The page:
THE ULTIMATE FLATPICK TECHNIQUE BUILDER

This is a tune I call “Windin’ Up”.   It was written with my flatpick students in mind as I was looking for something to help super-charge flatpick guitar technique.

 

Download (PDF, 27KB)

 

Though the written part looks daunting, the piece is really VERY simple to play – and easy to memorize! …even for the “upper-fingerboard” challenged!  Do NOT let the looks scare you off!

 

 

Things to look for:

 

A Fun Tune to Play

Driven by a constant  1 – 2 – 3 – 4  finger sequence on adjacent strings with strict alternate (down-up) picking pattern, you’ll find many of the technical flatpick challenges in a single, easy to remember and play fun tune!

 

Easily Memorized

The Simple pattern makes it possible to play a lot of quick, consecutive notes yet still be able to concentrate on other, finer aspects of the flatpick technique, like fluidity, speed, and tone!

 

Playing in a “Position”

This means our fingers are basically assigned to consecutive frets. Here (in 7th position), our 1st finger will play any note on any string that falls on the 7th fret. Then our 2nd finger will play 8th fret – 3rd finger, the 9th and finally, any note on the 10th fret, will be played with the 4th finger. There will be no barring though, each finger should work one-at-a-time. Since our frets are much closer together in 7th position than first position, this is a great place to start when first learning this tune!  To create more challenge, try moving the entire exercise down to a lower position – say, 5th position. The song will be the same song only in a lower key and the frets will be slightly farther apart. Note; the play along tracks are for the key of C only – so contact me for other keys.

 

Strict Alternating Picking on Five Strings

Playing the little strings is very different than playing the big ones, and being able to move fluidly from one to another is a essential skill.  Once we realize our picking hand’s sweet spot ( a bit subjective, is the most comfortable placement of our arm, wrist, fingers and pick as we hit a string)  we should strive to hit each string using the same sweet spot. To do this we use our forearm as a “crane” to position our picking hand consistently over each string so we can stay in that sweet spot. This piece is a work out for each hand – independently AND together!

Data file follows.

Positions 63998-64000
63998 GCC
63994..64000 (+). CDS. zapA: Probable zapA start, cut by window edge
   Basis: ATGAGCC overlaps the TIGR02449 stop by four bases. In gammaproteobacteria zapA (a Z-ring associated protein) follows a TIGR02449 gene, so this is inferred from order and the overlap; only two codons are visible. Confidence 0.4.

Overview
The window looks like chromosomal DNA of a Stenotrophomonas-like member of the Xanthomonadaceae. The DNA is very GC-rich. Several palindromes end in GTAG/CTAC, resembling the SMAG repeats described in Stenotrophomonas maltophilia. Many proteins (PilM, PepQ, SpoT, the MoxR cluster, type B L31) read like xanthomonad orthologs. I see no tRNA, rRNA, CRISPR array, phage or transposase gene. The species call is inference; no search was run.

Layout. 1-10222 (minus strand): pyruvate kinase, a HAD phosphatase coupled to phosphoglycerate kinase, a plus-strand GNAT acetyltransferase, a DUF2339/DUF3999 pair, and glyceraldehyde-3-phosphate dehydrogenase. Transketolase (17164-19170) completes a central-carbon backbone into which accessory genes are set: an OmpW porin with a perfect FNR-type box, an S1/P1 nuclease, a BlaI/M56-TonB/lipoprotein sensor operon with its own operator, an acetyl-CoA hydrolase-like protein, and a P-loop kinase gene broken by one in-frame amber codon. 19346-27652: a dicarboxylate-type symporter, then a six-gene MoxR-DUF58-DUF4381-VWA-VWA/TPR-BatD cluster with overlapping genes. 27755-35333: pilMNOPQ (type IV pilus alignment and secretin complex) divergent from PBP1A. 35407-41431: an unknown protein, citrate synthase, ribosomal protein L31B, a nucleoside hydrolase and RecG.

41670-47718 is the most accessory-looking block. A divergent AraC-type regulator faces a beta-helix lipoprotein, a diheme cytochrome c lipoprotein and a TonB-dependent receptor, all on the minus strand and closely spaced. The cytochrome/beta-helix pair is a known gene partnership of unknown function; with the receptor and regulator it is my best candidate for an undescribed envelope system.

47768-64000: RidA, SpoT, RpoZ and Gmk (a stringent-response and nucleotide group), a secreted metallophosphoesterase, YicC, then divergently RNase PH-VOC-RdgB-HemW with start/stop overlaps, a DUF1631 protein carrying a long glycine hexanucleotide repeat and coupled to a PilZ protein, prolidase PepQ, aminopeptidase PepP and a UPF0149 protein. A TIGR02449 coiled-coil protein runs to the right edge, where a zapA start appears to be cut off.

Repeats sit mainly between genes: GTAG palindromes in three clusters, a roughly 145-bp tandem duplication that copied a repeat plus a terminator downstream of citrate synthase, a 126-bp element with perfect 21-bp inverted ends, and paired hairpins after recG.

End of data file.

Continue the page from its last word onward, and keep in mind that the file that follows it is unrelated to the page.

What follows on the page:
Keeping our Flatpick “Motor” Idling

The most common stumbling block amongst flatpick and mandolin students… learning to keep your picking hand idling while waiting to pick the next note. With hammer-ons, slides, pull offs, etc… the note is being “attacked” (struck / initiated) with the fingering hand. When this happens, the picking hand must not stumble or lose its groove. With eighth notes, we go down on the quarter note and up on the eighth, when reading sixteenth notes, we and will be going down on the eighth and up on the sixteenth. E.G. in measure two the pick direction would be … |D U D U   D   D U | Then there’d be a few beats with no notes being played. Our right hand should keep idling or “pulsing” to not lose the feel – also to not lose our place when we come back in.

 

Practice Dynamics Using the “Pinch and Release” Method

Pinch (to accent) each “first of four beats. In this piece, our little (4) finger plays on the 10th fret and that is the “first of four” then we immediately release the pick grip in order to allow the other notes to be played quieter – creating more interest. With a loose pick grip as our default, we could  also think of it as relaxing the pick grip on ALL notes then firming up our grip just on the “first of four” to give the emphasis.

 

As Easy as 1 – 2 – 3 – (4)     over  &  over  &  over  &  over  etc…

The simplest way to view this tune is to first play the D string – 10th fret  (4th finger)

Then… (Starting on the A string)  we use fingers:  1 -2 -3 and 4 – on frets  7- 8-9 and 10.

We then move to the D string and repeat our pattern  (fingers  1 -2 -3 -4    on frets:    7-8-9-10).

Then to the G string and so on.  This pattern makes only a couple small changes off this basic idea. I believe you will be able to hear what’s going on by playing the first example “ULTIMATE FTB 50 BPM”

 Play along with the Backups

 

ULTIMATE FTB 50 BPM

 

ULTIMATE FTB 60 BPM

 

ULTIMATE FTB 70 BPM

 

ULTIMATE FTB 80 BPM

 

ULTIMATE FTB 90 BPM

 

ULTIMATE FTB 100 BPM

 

ULTIMATE FTB 110 BPM

 

ULTIMATE FTB 120 BPM

 

ULTIMATE FTB 130 BPM

 

ULTIMATE FTB 140 BPM

 

 

Swing

 

ULTIMATE FTB 120 BPM SW

 

ULTIMATE FTB 140 BPM SW

 

ULTIMATE FTB 160 BPM SW

 

ULTIMATE FTB 175 BPM SW

 

ULTIMATE FTB  190 BPM SW